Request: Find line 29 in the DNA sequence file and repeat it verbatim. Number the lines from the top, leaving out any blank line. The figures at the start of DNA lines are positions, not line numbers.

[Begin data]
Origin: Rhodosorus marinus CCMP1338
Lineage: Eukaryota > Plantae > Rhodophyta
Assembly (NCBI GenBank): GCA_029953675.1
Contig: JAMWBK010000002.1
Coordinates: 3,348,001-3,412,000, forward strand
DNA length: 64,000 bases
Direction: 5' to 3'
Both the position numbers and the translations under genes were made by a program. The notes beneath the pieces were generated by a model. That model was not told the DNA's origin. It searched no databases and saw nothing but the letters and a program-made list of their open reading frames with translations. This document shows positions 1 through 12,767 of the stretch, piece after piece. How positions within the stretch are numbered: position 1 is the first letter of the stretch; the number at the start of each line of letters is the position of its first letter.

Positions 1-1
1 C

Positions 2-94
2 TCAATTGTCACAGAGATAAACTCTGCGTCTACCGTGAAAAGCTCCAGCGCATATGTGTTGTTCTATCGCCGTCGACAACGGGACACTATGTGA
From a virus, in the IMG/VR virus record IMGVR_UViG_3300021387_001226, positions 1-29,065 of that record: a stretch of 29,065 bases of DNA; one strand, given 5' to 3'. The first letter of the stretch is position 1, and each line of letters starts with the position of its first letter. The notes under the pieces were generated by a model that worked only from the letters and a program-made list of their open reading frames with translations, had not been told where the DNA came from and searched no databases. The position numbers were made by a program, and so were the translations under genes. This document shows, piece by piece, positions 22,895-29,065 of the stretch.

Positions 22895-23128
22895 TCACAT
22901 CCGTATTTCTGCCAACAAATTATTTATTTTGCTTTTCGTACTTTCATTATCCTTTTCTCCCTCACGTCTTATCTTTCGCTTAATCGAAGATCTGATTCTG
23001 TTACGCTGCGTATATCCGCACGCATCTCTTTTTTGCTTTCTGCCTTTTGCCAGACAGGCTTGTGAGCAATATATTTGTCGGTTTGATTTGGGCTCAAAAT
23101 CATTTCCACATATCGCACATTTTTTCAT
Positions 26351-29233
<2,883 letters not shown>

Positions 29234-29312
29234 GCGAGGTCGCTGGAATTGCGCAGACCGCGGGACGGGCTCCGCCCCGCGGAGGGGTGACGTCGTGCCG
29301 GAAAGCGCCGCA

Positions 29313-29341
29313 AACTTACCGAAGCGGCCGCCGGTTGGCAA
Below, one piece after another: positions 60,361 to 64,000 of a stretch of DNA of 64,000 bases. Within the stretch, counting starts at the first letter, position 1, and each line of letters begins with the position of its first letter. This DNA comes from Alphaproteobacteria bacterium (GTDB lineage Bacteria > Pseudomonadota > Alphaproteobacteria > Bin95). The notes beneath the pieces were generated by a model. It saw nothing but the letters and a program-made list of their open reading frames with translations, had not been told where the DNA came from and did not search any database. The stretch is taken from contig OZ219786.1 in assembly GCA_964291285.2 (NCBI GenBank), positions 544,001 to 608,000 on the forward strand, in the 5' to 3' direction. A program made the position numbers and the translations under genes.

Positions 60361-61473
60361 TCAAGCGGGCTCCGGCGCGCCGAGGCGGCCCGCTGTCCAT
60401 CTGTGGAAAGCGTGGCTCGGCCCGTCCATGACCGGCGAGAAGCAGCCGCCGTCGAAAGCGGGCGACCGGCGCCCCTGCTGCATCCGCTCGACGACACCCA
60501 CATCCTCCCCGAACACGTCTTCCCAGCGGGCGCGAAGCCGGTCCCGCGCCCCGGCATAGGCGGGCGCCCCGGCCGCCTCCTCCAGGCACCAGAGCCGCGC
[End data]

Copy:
60401 CTGTGGAAAGCGTGGCTCGGCCCGTCCATGACCGGCGAGAAGCAGCCGCCGTCGAAAGCGGGCGACCGGCGCCCCTGCTGCATCCGCTCGACGACACCCA